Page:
Mathematics is a core subject of the National Curriculum. It is given a high priority at Medlar with Wesham C.E. Primary School. It is a tool for everyday life. It teaches children to make sense of the world around them through developing their ability to calculate, to reason and to solve problems.
At our school children develop the skills, confidence and competence with numbers and measures. They cultivate an understanding of the number system, a range of computational skills and the ability to solve number problems in a variety of contexts. Mathematics also demands practical understanding of measurement and graphs, diagrams, charts and tables. At the heart of our Mathematics is the ability to calculate mentally.
Pupils who grasp concepts rapidly are challenged with rich and sophisticated problems before any acceleration through new content. Those who are not sufficiently fluent with basic skills are given opportunities to consolidate their understanding before moving on.
‘Mathematics is not only a language and a subject in itself, but it is also critical in fostering logical and rigorous thinking’ – Carol Vorderman, A world-class mathematics education for all our young people (Aug. 2011)
Mathematics Teaching in Key Stage 1
Is to ensure that pupils develop confidence and mental fluency with whole numbers, counting and place value.
This should involve:
1. Working with numerals.
2. Words and the four operations, including with practical resources [for example, concrete objects and measuring tools].
At this stage, pupils should develop:
1. Their ability to recognise, describe, draw, compare and sort different shapes and use the related vocabulary.
2. Teaching should also involve using a range of measures to describe and compare different quantities such as length, mass, capacity/volume, time and money.
By the end of year 2, pupils should know the number bonds to 20 and be precise in using and understanding place value. An emphasis on practice at this early stage will aid fluency.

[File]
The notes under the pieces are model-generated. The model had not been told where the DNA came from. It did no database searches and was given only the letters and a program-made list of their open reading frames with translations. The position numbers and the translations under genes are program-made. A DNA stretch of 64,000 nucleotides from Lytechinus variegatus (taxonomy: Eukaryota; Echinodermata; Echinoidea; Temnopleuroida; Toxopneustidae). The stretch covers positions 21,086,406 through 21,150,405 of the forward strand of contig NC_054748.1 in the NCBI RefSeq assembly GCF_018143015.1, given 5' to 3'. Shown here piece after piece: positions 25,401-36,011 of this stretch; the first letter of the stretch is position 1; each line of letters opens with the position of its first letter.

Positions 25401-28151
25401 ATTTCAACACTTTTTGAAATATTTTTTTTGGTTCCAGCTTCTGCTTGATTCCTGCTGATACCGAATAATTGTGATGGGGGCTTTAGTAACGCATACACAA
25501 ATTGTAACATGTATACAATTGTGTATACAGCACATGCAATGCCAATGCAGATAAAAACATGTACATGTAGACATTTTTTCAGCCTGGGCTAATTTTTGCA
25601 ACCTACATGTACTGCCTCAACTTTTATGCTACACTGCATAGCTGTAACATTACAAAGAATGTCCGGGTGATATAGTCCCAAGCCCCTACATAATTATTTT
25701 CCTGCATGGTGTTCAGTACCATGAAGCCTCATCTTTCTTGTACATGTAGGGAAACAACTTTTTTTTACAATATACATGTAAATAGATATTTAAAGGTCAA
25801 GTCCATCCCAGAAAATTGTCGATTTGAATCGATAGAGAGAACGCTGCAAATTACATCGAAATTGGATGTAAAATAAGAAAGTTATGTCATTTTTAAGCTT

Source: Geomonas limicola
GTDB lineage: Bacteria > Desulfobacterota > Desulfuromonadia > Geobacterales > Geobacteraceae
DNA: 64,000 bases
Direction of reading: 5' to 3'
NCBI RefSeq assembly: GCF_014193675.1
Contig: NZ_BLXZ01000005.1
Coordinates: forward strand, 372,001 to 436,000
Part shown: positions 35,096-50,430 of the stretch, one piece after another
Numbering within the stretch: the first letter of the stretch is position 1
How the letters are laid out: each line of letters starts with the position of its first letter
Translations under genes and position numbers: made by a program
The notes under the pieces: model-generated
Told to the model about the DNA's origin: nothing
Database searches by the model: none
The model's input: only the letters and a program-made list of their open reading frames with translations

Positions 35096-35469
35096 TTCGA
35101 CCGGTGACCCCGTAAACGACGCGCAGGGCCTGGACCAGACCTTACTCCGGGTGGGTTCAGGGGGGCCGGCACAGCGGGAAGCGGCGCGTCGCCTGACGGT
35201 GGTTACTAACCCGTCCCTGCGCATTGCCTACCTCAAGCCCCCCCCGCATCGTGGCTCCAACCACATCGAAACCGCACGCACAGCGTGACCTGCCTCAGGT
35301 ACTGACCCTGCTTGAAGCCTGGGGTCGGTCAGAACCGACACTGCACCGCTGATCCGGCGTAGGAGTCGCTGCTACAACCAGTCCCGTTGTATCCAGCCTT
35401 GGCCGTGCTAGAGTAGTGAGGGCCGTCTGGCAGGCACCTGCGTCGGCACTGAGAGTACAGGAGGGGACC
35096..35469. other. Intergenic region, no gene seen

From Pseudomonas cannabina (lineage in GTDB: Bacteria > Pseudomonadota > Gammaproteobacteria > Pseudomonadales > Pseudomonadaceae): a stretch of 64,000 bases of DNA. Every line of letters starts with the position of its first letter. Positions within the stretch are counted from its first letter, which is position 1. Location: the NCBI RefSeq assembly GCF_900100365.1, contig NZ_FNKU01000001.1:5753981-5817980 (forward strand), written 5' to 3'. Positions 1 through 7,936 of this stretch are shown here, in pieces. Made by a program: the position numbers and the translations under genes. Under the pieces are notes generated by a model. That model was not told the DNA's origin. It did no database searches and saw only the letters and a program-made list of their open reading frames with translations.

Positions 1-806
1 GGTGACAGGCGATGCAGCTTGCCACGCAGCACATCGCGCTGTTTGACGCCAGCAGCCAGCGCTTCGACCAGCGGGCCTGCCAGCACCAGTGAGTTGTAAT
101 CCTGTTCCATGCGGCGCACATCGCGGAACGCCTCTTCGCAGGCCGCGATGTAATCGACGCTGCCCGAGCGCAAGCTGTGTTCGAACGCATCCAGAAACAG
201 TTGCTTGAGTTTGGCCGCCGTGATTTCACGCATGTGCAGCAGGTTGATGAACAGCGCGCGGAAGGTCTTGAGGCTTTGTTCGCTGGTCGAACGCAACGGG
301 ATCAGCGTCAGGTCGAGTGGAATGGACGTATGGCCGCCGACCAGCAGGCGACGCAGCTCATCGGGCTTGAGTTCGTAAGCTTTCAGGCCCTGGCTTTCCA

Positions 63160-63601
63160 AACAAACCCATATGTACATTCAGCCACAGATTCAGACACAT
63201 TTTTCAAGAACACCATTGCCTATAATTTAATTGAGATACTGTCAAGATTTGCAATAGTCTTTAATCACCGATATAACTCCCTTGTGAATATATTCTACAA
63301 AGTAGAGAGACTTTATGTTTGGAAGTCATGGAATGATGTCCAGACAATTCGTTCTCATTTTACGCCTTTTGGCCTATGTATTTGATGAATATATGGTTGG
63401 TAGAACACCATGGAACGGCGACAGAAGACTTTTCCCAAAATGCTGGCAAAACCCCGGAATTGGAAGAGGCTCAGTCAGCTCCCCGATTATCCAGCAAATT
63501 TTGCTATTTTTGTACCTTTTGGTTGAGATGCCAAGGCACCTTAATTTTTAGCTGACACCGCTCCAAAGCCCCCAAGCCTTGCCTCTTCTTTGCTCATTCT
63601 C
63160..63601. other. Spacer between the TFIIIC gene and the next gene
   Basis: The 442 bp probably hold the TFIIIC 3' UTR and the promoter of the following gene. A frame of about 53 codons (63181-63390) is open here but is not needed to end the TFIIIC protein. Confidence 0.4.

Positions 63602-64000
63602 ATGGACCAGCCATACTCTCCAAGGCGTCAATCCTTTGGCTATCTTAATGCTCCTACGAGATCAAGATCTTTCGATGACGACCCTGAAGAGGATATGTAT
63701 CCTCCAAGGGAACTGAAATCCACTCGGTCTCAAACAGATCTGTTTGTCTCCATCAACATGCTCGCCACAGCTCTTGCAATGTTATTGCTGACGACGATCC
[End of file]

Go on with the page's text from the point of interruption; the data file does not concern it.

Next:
Pupils should read and spell mathematical vocabulary, at a level consistent with their increasing word reading and spelling knowledge at key stage 1.
Mathematics Teaching in Lower Key Stage 2
Is to ensure that pupils become increasingly fluent with whole numbers and the four operations, including number facts and the concept of place value. This should ensure that pupils develop efficient written and mental methods and perform calculations accurately with increasingly large whole numbers.
At this stage, pupils should develop their:
1. Ability to solve a range of problems, including with simple fractions and decimal place value.
2. Drawing with increasing accuracy and develop mathematical reasoning so they can analyse shapes and their properties, and confidently describe the relationships between them.
3. Knowledge when measuring instruments with accuracy and make connections between measure and number.
By the end of year 4, pupils should have memorised their multiplication tables up to and including the 12 multiplication table and show precision and fluency in their work.
Pupils should read and spell mathematical vocabulary correctly and confidently, using their growing word reading knowledge and their knowledge of spelling.
Mathematics Teaching in Upper Key Stage 2
Is to ensure that pupils extend their understanding of the number system and place value to include larger integers. This should develop the connections that pupils make between multiplication and division with fractions, decimals, percentages and ratio.
At this stage, pupils should develop their:
1. Ability to solve a wider range of problems, including increasingly complex properties of numbers and arithmetic, and problems demanding efficient written and mental methods of calculation.
2. Wider knowledge in arithmetic, pupils are introduced to the language of algebra as a means for solving a variety of problems.
Upper Key Stage 2 Teaching should enhance pupil’s knowledge in:
1. Geometry and measures should consolidate and extend knowledge developed in number.
2. Ensuring that pupils classify shapes with increasingly complex geometric properties and that they learn the vocabulary they need to describe them.
By the end of year 6, pupils should be fluent in written methods for all four operations, including long multiplication and division, and in working with fractions, decimals and percentages.
Pupils should read, spell and pronounce mathematical vocabulary correctly.